Gaithersburg chocolatier crafts local favorites -- Gazette.Net


A local graduate of Gaithersburg’s L’Academie de Cuisine is bringing some spice to the world of handmade chocolates.

Gaithersburg resident Phyllis Farzan said she started out at L’Academie with intricately-designed cakes and towering pastries, but they weren’t her favorite type of food.

“I always gravitated toward the chocolate,” she said.

Last year, Farzan started a home business called Papillon Chocolate Studio. She experiments with flavors like honey, cinnamon, passion fruit and marzipan and chocolates from France, Belgium, Switzerland and the U.S.

A few months ago, she started selling the small, truffle-sized chocolates on Saturdays at Montgomery Village’s farmers market. She said she brings about 15 different varieties of her chocolates to sell there.

A variety that combines apricot, walnut and dark chocolate has been a “very popular” one at the market, Farzan said. A truffle she calls “Double Shot,” which has a coffee flavor and a single coffee bean on top, is also a crowd favorite.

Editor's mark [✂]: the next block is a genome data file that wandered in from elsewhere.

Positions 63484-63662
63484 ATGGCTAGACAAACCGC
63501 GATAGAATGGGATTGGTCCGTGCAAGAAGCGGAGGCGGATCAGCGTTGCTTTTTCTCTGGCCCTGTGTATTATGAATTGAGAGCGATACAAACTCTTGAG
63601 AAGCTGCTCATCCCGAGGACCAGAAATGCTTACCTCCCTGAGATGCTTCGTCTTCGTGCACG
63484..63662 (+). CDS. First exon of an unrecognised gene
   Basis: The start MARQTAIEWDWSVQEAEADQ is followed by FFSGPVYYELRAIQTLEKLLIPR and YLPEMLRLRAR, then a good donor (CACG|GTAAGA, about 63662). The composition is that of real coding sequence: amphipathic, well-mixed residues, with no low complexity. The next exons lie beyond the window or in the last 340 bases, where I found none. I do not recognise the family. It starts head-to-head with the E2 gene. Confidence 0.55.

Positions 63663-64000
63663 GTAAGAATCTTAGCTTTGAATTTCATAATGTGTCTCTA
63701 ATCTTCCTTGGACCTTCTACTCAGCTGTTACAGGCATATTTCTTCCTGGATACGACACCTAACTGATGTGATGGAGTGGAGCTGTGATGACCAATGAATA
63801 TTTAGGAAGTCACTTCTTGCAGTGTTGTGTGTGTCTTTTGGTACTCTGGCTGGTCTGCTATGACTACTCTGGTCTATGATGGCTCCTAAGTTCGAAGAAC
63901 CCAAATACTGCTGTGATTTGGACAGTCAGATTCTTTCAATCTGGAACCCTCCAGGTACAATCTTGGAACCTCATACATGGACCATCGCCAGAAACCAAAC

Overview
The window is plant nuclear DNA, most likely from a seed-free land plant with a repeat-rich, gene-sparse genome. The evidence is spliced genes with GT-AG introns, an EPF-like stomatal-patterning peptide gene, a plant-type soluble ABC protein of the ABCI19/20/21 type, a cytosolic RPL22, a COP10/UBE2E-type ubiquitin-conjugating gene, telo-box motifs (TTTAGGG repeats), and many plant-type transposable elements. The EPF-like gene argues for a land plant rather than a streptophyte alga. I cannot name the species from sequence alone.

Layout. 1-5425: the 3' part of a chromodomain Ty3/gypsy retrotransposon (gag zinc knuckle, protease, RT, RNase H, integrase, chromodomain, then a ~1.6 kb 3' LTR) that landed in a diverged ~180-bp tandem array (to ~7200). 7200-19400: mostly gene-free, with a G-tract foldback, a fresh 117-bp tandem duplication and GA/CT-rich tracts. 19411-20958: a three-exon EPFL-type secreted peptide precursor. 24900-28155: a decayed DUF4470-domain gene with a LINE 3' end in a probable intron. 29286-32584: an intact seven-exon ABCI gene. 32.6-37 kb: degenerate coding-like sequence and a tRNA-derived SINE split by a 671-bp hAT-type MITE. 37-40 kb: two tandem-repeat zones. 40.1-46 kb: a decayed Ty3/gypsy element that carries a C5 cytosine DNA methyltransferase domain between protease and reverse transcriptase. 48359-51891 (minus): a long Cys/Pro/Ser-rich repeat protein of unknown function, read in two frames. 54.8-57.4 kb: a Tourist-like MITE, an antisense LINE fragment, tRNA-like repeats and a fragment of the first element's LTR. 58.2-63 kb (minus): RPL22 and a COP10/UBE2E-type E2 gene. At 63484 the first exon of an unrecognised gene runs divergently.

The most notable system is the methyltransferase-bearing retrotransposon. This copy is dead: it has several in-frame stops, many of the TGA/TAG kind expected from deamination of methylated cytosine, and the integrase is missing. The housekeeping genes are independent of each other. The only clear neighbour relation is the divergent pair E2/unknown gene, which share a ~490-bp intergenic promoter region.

“I want them to taste good, but I want them to be beautiful as well,” she said.

One of her truffles has small pink flower petals drawn on top with a green stem. That variety, called “Taite’s Charm,” is named after a 7-year-old Montgomery Village resident.

Tammy MacLaren, Taite’s mother, said her children spotted Farzan’s chocolates at the market. After one of them struck up a conversation with Farzan, they were fast friends.

“They fell in love with the chocolate lady,” MacLaren said. Taite likes coffee and mint, Farzan said, so she tried to craft a truffle that included those flavors. The end product included hazelnut, dark chocolate, mint and espresso.

Taite’s brother, 9-year-old Griffen, also got his own chocolate. Farzan created “Griffen’s Grand Caramel” with cinnamon, espresso and dark chocolate.

Her four children are loyal customers, MacLaren said. When the market was open on Saturdays, they would start talking about it on Thursdays.

One of her children “once weeded the backyard to earn enough to buy Phyllis’ chocolates,” MacLaren said.

Farzan said her holiday-themed varieties will include combinations of cloves and figs with chocolate. She said mixing flavors and trying new things are what she enjoys about her business.

“It’s just something that I’ve really loved doing,” she said.

To learn about additional venues to purchase Farzan’s chocolates, contact her at